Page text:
By Meghan Hall
A new high-rise slated for Seattle’s University District core made its community debut on Monday night at an Early Design Guidance meeting and was met with promising feedback. Proposed by Washington Opportunity Fund and Studio 19 Architects, the project is expected to rise more than 20 stories above the city and include up to 220 apartment units and retail.
“Our design concepts are centered around three priorities: the treatment of the ground plane and the street level, the creation of outdoor public space and the modulation of the building to reduce the perceived mass,” explained Studio 19 Architects’ Jeff Walls.
The project site is located at 4212 Roosevelt Way NE. Two levels of below grade parking will be included in the plans, as well 3,805 square feet of ground floor retail. The retail will be accessible from both Roosevelt Way NE and NE 42nd street. A community courtyard is also part of the greater plans.
The project team intends to arrange the building massing to set back at the upper levels to provide solar access. The lower levels of the project will be broken into smaller volumes to respond to and complement the current neighborhood context and development. All design options presented will include large amenity spaces planned around the perimeter of the building and will allow for gathering spots within planned plazas. No residential units are planned for the lower levels.
“We really looked at trying to bring down the scale of the building by providing smaller podium level masses that would reduce the scale as well as massing ins and outs that would reduce the scale of the tower,” stated Walls.
The project team’s second massing option encompasses these points and proved to be most agreeable to the Review Board. That option—dubbed “The Stack—would place the public plaza on the south portion of the site to open up the street corner. The building would also be further setback at the ground level to further expand the sidewalks on Roosevelt Way NE and NE 42nd St. The design of the building itself would boast a dynamic and vertically modulated façade, balanced by a base anchored through a number of canted columns. Two stories of glazed facades would be included, facing south and west, to break the bottom mass. The residential entry would be highlighted at the corner as well.
The project team intends to produce a contemporary design, one that is further highlighted by high-quality materials. Accent colors will also be added to the lower levels to blend with other developments in the district and windows will be recessed to create depth. During the meeting, a mix of curtain walls, aluminum storefront systems, metal panels and punched openings were discussed. Concrete and masonry veneer could also be used at the pedestrian level.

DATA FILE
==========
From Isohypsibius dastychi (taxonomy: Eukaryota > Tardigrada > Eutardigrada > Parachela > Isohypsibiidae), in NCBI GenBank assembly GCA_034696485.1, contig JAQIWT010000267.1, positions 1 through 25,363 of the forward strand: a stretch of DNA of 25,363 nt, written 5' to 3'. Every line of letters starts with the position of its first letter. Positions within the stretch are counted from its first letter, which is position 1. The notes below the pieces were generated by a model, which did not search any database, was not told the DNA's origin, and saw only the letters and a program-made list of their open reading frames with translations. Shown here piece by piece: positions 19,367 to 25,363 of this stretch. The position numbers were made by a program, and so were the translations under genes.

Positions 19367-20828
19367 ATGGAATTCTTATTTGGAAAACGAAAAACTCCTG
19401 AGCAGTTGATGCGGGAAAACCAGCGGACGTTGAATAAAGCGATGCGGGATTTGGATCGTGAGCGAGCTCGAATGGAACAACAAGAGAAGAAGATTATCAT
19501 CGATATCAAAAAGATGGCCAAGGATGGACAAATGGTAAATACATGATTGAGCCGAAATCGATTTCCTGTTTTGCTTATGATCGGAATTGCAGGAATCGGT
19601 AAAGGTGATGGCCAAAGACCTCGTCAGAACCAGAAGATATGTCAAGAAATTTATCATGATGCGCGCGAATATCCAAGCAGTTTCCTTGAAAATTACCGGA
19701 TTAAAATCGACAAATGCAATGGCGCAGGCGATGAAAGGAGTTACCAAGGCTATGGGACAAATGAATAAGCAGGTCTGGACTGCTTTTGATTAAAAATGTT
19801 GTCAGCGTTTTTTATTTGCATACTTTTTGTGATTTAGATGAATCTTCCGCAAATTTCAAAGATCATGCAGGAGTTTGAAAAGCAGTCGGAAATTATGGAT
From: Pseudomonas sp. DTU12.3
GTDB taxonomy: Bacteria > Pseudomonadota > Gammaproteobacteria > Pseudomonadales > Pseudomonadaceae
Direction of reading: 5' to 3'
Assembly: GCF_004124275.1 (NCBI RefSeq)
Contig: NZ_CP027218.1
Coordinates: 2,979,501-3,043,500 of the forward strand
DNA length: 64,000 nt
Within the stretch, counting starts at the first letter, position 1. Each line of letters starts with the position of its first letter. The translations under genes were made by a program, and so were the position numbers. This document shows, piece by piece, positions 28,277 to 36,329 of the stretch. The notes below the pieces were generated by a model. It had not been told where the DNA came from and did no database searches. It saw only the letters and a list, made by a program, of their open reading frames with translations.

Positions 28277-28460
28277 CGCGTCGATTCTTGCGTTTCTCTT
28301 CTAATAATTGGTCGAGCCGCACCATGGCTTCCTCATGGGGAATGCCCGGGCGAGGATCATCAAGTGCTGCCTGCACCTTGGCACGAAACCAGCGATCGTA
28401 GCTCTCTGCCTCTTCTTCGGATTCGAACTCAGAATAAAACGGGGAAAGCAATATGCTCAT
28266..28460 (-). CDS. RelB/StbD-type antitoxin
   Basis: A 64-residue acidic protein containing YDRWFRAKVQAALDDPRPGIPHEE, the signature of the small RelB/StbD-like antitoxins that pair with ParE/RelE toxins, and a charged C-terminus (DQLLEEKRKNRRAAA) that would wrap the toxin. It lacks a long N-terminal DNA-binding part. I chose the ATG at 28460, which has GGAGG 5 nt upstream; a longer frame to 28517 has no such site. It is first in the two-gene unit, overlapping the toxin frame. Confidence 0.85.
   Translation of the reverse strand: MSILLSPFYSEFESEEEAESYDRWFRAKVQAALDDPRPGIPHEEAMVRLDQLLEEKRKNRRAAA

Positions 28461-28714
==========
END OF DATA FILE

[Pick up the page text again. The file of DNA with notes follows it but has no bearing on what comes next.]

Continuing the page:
The Board highlighted the project team’s second massing option—as opposed to the preferred scheme—because of its simplicity and future ability to relate to the surrounding neighborhood context. The Board felt that the other two options presented would be too busy and clash with the immediate surrounding buildings. One Board member commented that the preferred option presented “too many gimmicks of angles and bracing,” limiting the possibility of its success.
The Board emphasized the need to make the building a destination and in its guidance asked the project team to create a hierarchy of spaces and their uses, as well as how it will build off of neighboring businesses. The Board also asked the applicant to consider shifting the tower and potentially closing the mid-block connection, as well as shrinking the proposed lobby to account for more retail. As the project team considered how it would address the ground plane and open space, the Board also suggested incorporating weather protection into the building itself, as opposed to tacking it on, in an effort to create a more cohesive design.
The Board also stated that because the massing of the building is simple, materials with more interest can be brought into the design to give the building character and movement. As one Board member stated, “fewer massing moves, more inherent texture.”
However, while the Board’s guidance was discussed at length, the decision was made to move the project forward to MUP application. The Board overall felt that its guidance to the applicant team was clear and therefore would not require a second Early Design Guidance meeting. The development team will now refine its designs and present its updates at a Design Review Meeting in the coming months.